Suddenly, Fleetwood Mac seems like it might be thinking about tomorrow again.
After touring since 1998 in various incomplete incarnations and with varying levels of comfort with each other, the onetime supergroup is now back to the full lineup of its late 1970s heyday, minus the bad habits and the romantic entanglements of that era.
And don’t think the crowd at United Center Thursday didn’t know and appreciate it. When prodigal keyboardist Christine McVie sang “sweet, wonderful you,” her first solo notes of the night, on “You Make Loving Fun,” exultant cheers came from the crowd.
“Our dream girl is back,” Stevie Nicks would say later, just after McVie had sat at a grand piano and delivered her simple, soulful “Songbird” to end the almost 2-1/2-hour show.
McVie, with the help of a therapist, has conquered a fear of flying and given up a life in the English countryside to rejoin the band, making the second stop on its reunion tour in Chicago (where it plays again Friday).
Except for a quick reference to her long-ago marriage to bassist John McVie — part of this band’s charm is its complicated past, often mythologized in song — she mostly left the talking to her bandmates. But with her songs back in the set and her calm, angular presence back on the stage, there was an undeniable feeling of rejuvenation.
“Making all of us complete,” drummer Mick Fleetwood said of McVie, “our songbird has returned.”
We’ve heard, in the tour buildup, that Fleetwood Mac is even writing and recording new material, news that holds no small promise considering how many enduring songs they’ve already made.
And now we’ve seen, in Chicago, that they’re playing like a group with an eye on the horizon, one that’s sharing the spotlight and taking every occasion to say kind things about one another. The show ended, not with a song, but with curious little speeches about unity and togetherness from Nicks and Fleetwood. (This is not recommended for groups with a lesser track record.)
So a tour showcasing new material may not be that far off. But what Mac delivered Thursday was 24 tunes from the heart of its catalog, classic rock live.
Christine McVie’s presence took some of the focus off of the Californians, Lindsey Buckingham and Stevie Nicks, whose 1974 addition to an existing British blues outfit kicked the band into the album-sales stratosphere, particularly with 1977’s “Rumours.”
Fleetwood and John McVie, on bass, reminded concert goers why the band is named for them. They still put a layer of muscle behind everything the band did, even the unapologetic soft rock of Christine’s “Little Lies.” Fleetwood pounded and then barked his way through a four-minute drum solo in “World Turning.”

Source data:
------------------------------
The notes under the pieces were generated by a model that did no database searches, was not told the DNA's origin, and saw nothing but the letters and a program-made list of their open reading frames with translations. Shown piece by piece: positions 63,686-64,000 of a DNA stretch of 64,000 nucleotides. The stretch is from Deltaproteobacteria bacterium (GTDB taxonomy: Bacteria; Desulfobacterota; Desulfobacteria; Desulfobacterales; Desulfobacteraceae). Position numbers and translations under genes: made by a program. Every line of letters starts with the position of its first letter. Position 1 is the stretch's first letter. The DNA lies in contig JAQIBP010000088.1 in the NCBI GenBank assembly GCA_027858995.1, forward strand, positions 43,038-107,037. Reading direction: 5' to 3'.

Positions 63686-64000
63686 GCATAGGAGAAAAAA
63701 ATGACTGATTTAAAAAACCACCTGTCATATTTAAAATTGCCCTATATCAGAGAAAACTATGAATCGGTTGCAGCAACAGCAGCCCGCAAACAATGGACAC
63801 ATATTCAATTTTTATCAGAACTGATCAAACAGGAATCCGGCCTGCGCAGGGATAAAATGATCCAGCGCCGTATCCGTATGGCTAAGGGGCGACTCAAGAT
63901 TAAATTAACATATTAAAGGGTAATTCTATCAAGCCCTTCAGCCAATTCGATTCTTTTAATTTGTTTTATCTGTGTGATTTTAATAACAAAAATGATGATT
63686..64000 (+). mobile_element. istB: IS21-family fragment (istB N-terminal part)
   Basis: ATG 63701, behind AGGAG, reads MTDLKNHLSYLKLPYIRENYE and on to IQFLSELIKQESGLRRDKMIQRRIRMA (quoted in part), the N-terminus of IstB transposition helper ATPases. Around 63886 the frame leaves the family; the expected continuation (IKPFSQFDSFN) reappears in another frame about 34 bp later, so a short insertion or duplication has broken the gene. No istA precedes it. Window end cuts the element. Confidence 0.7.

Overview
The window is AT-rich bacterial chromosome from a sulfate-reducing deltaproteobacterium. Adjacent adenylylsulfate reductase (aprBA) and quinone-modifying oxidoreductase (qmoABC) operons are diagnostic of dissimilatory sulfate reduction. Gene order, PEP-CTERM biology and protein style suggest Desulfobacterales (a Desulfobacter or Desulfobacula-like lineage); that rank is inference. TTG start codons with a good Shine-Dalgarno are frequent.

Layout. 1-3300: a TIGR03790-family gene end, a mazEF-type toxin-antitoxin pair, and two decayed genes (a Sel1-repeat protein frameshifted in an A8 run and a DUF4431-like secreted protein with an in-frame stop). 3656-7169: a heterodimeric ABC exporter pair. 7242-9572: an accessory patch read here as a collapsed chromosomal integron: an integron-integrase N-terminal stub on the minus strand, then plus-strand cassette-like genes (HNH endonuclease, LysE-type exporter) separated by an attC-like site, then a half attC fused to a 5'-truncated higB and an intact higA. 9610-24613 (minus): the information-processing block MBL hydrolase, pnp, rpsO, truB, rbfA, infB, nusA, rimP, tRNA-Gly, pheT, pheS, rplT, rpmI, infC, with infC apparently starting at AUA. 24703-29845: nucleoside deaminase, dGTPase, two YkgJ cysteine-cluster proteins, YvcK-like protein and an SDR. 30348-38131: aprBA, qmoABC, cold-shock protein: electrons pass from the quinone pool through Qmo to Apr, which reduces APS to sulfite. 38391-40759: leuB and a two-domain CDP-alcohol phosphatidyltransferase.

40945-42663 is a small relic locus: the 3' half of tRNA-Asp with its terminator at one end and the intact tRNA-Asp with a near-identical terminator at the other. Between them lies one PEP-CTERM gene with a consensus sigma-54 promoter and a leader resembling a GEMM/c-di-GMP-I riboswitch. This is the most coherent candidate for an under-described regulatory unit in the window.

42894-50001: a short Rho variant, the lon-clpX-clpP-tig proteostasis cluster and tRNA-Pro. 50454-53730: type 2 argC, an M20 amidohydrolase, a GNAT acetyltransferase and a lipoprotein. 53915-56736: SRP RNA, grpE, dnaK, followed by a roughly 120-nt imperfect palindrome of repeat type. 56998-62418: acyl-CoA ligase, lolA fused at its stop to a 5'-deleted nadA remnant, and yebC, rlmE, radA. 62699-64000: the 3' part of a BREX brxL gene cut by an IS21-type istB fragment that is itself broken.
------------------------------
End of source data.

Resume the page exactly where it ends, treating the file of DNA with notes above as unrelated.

But this band is about its songwriters. Christine McVie was almost regal, taking in more than she gave out, letting her silky love songs speak for her.
Buckingham, though, snarled his lyrics, jumped with the high notes on his guitar solos and generally belied what people might think they know about him from “Saturday Night Live’s” running parody. He may look like Art Garfunkel’s younger brother stuffed into skinny jeans, but this man is a vital musical presence, the soul of the band.
Ditto for the vitality of Nicks, its cauldron-stirring spirit. She didn’t twirl as fast or as often as she used to; a few spins, executed gingerly, were enough to draw fervent applause. The tempo on “Rhiannon,” one of her signature tunes, doesn’t blister as it once did.
But her voice quickly warmed up to put power and depth, if not range, behind her trademark rasp. Her showcase songs, “Landslide,” “Gold Dust Woman” and, especially, “Silver Springs,” were the night’s highlights.
As for stagecraft, give credit to Fleetwood Mac for keeping the microphones pointed in the right direction. The crowd was happily singing along most of the night, but never — never! — as lead vocalists. That is a rare thing in 2014, especially from a band who wouldn’t need to show any of the words on screen.
Less praiseworthy was the video screen behind the stage. It started promisingly, with just color, light, some nature scenes. But the video got more and more aggressive until on one tune it showed us footage of eyes, noses and facial pores. Somebody must have dragged that director away from the controls, because the final bits backed off, simply showing the band.
A couple of musicians backed the core group on guitar and keyboards, but Buckingham was ferocious and tireless as lead guitarist. (His “Big Love” beatdown of an acoustic guitar recalled Richard Thompson.) There were two backup singers, too, also in shadow, ready to fill in on the high notes, but, really, the trio of Buckingham-Nicks-C. McVie had nothing to apologize for as lead vocalists.
That trio is now hovering around 70 years of age. But even as young pups they were writing songs that contemplated the march of time. Now, with McVie’s unexpected return and the potential for new material, those lyrics about yesterday being gone and time making you bolder seemed to hold a special resonance.
United Center, Chicago, 10/2/14 set list
- The Chain
- You Make Loving Fun
- Second Hand News
- I Know I’m Not Wrong
- Sisters of the Moon
- Say You Love Me
- Seven Wonders
- Big Love
- Never Going Back Again
- Over My Head
- Little Lies
- Gold Dust Woman
- I’m So Afraid
- Go Your Own Way
- World Turning (First encore)
- Don’t Stop
- Silver Springs
- Songbird (Second Encore)
Copyright © 2014, Chicago Tribune
Steve Johnson / Chicago Tribune / Friday, October 3, 2014
COLUMNIST | TRIBUNE REPORTER
Steve Johnson covers arts and entertainment for the Chicago Tribune. In more than 25 years at the paper, he has written columns, reviews, news stories and features on topics from politics to television. He lives in Oak Park with his wife and two teenage sons.